Like its predecessor Breaking Bad, the prequel spinoff Better Call Saul is smartly underpinned by a group of morally conflicted protagonists who vacillate between good and evil. More often, the latter prevails and the dramatic tension mounts as we watch them struggle with the consequences of their bad decisions—including the bland blobs the characters drive. Why not take a closer look at a selection of ramshackle rust buckets, underwhelming family transports and gaudy Hummers that are are featured players in the series, you ask? Well away we go!
1998 Suzuki Esteem
We’re introduced to Jimmy McGill’s sad yellow garbage-can-on-wheels after a genius Easter egg; it’s parked next to the same white Cadillac DeVille that a then-established Saul Goodman drove in Breaking Bad. But here, he’s sporting ill-fitting suits, still running small cons and trying to establish himself, and is therefore stuck with the rusty Esteem with mismatched doors, peeling rubber moldings, and the exhaust note of a lung-shot. With a paltry 1.4-liter four-cylinder under the crumpled bonnet McGill can’t get anywhere quick even with all 95 horses surging; new, the trudge to 60 mph took north of 11 seconds. The beater takes one on the chin in the pilot when skateboarders, pulling a scam, slam into it and crack the windshield. They ask for $500, drawing a scoff from McGill, who adds, “Does this steaming pile of crap scream ‘payday’ to you? The only way that thing is worth $500 is if there’s a $300 hooker sitting in it.” The man does have a way with words.
1988 Chrysler Fifth Avenue
Mike Ehrmantraut isn’t a flashy fellow. The elder, erstwhile police officer who becomes an enforcer for hire, excels at his craft by blending in. No vehicle will draw less stares than Ehrmantraut’s daily, a late-gen Fifth Avenue. The mid-sized box boasted a 5.2-liter V8 coupled to Chrysler’s prodigious three-speed automatic TorqueFlite tranny. That combo sent 140 horsepower to the rear wheels and boasted an impressive 265 lb-ft of torque. Stylistically heinous—that landau vinyl roof added nothing—sales still soared, peaking at 118,000 units around 1986, three years before the line shuttered. Points to producers for keeping the continuity: Ehrmantraut drove the same burgundy sedan during Breaking Bad.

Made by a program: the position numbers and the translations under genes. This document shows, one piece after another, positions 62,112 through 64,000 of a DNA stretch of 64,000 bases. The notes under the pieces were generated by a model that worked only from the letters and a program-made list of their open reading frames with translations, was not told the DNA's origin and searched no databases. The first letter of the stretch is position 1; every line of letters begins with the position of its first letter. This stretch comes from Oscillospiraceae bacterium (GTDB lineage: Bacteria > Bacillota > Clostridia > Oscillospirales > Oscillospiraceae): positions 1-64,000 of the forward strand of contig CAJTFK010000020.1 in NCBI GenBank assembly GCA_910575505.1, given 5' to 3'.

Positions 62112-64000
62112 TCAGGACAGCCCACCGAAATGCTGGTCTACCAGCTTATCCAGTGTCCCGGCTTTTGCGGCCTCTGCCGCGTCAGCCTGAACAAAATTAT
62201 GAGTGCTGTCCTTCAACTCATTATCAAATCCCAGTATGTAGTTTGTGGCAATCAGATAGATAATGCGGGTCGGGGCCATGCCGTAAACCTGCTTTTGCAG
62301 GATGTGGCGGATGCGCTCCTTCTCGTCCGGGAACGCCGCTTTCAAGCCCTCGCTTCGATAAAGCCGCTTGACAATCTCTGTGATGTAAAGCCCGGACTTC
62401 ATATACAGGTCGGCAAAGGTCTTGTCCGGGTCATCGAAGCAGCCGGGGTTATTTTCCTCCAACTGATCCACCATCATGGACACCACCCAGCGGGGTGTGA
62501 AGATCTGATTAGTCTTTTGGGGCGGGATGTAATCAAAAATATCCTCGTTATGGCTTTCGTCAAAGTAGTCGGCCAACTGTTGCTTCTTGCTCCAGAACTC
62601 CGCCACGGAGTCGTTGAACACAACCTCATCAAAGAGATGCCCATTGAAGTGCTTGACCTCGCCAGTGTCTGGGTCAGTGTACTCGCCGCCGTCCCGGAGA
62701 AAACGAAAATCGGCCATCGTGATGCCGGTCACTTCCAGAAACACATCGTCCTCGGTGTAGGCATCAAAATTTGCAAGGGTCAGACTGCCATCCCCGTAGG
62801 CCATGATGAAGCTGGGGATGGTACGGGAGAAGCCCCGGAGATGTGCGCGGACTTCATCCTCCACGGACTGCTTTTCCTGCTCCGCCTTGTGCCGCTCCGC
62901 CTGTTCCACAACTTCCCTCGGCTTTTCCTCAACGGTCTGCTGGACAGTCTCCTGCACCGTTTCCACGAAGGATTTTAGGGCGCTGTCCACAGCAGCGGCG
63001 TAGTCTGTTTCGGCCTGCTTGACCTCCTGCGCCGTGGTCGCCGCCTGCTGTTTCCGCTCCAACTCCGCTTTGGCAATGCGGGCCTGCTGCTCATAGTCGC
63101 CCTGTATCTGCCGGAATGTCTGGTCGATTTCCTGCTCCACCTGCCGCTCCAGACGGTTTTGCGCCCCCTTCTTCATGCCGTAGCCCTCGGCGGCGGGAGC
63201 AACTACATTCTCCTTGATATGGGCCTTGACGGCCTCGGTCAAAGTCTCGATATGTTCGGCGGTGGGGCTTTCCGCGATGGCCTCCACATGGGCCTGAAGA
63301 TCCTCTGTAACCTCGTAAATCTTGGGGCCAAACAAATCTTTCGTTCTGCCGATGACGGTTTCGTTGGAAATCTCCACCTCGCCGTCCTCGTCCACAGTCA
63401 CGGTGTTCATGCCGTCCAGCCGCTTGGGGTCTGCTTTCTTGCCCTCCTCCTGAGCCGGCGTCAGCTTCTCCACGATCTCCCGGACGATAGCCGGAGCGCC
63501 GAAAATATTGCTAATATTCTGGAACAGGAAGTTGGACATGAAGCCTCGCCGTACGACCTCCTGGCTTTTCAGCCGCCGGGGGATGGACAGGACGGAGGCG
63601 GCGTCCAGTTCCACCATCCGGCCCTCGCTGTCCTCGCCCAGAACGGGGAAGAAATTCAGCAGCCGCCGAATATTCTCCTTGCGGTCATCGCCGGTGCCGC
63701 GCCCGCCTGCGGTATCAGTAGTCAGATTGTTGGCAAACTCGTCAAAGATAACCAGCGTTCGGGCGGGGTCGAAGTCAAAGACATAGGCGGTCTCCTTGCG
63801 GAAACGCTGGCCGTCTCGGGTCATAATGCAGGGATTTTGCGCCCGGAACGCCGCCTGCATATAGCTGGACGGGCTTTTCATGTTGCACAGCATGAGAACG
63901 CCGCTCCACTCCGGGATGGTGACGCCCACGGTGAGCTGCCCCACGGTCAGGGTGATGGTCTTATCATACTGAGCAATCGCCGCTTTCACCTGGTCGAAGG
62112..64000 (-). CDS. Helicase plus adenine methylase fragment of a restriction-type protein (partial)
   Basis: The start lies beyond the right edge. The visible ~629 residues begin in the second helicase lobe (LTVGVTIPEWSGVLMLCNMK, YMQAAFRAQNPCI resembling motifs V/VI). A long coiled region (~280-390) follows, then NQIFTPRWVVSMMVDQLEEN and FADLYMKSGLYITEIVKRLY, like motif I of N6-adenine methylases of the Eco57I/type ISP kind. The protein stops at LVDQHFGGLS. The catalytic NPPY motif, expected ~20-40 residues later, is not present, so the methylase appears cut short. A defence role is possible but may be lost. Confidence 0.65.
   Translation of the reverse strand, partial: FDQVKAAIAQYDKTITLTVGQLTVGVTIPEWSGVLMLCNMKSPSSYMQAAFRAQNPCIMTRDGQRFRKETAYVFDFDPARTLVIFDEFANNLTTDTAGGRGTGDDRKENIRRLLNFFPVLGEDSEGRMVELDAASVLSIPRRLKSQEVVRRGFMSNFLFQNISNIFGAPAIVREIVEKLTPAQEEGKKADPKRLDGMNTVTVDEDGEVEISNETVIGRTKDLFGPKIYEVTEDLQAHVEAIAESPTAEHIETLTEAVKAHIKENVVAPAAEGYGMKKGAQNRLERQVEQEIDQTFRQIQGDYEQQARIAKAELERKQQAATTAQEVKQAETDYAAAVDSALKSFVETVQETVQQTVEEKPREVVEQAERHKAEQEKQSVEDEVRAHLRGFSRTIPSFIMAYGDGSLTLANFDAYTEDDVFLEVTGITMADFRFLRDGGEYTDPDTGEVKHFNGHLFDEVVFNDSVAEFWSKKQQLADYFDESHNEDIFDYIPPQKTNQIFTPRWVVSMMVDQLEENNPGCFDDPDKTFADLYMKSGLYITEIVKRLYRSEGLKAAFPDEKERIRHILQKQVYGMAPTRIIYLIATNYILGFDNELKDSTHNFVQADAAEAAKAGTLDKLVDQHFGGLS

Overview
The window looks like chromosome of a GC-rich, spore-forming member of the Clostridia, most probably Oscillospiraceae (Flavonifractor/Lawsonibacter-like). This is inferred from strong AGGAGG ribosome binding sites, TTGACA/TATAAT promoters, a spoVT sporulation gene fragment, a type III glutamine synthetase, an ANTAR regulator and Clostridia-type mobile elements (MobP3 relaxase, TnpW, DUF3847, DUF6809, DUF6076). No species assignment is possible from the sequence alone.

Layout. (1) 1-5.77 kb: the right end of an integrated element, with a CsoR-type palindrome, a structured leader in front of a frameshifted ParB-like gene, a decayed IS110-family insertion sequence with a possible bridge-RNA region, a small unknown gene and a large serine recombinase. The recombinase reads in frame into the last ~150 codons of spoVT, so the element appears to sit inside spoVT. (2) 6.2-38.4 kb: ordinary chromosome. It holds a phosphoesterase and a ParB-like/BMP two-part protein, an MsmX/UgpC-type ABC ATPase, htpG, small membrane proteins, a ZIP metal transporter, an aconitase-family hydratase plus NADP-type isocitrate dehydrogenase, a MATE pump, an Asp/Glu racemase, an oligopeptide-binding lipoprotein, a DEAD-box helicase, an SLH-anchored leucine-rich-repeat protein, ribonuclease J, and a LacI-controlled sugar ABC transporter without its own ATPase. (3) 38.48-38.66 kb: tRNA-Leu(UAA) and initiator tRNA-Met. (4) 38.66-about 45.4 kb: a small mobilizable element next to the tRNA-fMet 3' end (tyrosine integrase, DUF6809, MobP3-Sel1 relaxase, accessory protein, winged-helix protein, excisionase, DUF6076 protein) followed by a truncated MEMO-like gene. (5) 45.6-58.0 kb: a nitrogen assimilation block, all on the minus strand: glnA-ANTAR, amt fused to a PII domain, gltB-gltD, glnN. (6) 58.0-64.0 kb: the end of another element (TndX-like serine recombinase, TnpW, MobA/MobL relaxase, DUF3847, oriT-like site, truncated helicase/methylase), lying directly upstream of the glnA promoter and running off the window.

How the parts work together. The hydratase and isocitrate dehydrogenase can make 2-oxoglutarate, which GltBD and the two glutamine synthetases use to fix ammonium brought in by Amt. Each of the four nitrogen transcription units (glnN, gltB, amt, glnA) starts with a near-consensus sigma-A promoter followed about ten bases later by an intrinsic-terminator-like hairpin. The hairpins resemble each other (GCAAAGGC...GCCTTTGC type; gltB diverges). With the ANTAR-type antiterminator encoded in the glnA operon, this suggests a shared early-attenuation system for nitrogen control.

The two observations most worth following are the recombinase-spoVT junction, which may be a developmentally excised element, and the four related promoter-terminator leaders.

2002 Honda Odyssey
This uninspired brick screams, “I’ve given up on life!” This particular model, driven by a nebbish chemist-turned-drug-dealer named Daniel Warmolt, features faux wood paneling—an option that should only be implemented on Wagoneers. The chatty Warmolt takes it to a drug handoff in the middle of nowhere, exactly where it should’ve been left. Honda’s VTEC 3.5-liter V6 affords 240 ponies, though it’s no scorcher off the line. The ‘02 did best it's sliding-door ilk upon debut, scrambling to 60 mph faster than a Dodge Grand Caravan and a Kia Sedona. But only barely.
1988 Chevrolet G20
Windowless vans are the prime choice for all manner of utilitarian activities, though they’re most associated with criminal endeavors. An tri-colored Bowtie clunker pops up as the trusty steed of gang member Nacho Varga. The G20 is a sublime choice for transporting kidnap victims, ferrying muscle to a drop site, or merely looking menacing to civilians, and Varga employs it well for all of the above. Under the primer-finished hood lies a fuel-injected 4.3-liter V6 (a 6.2-liter diesel variant was also offered, and Californians were treated to a carbureted 5.7-liter V8). Chevy vans didn’t pack a punch under the hood, but with 267 cubic feet of space in the back, there was ample space to smack around your enemies.
1993 Ford Taurus Wagon
Daunted by his inability to secure clients in a gainful manner, McGill reverts to his con artist alter-ego, “Slipping Jimmy,” and enlists the help of the aforementioned skater scammers. They’re to leap in front of a 1988 Mercury Sable station wagon. The kids refer to the car as “brown,” only to be corrected by McGill: “It’s medium sandalwood.” When the Sable and it’s unibrow headlight slip off down the street, the skaters mistake a 1993 Taurus wagon for the mark and fling themselves on it instead. It’s an understandable gaffe as both estates shared Ford’s D186 front-wheel-drive platform and body stylings as well as Ford’s Essex powerplant, a 3.8-litre V6 with 215 lb-ft of torque and 140 horsepower. Also, both were ugly wedges.
2002 H2 Hummer
Last week’s season premiere marked the return of the supremely annoying Warmolt, though he’d wisened up and ditched the Honda Odyssey. His new chariot? A garish yellow H2, appointed with red flames, spinner dubs, a light bar on the roof, and a vanity plate reading “Playuh.” Ehrmantraut, the muscle for the day, walks away remarking, "this business requires restraint. This [Hummer] is opposite of restraint.” Warmolt runs down specs for the first-gen H2, noting a more lithe body, 325 horsepower V8 and a tri-zone climate system capable of keeping “a girl in a bikini and another in a parka both comfortable.” The monstrosity is sadly incapable of looking cool, and the producers perfectly mated the pretentious ute with an all-too-typical H2 owner.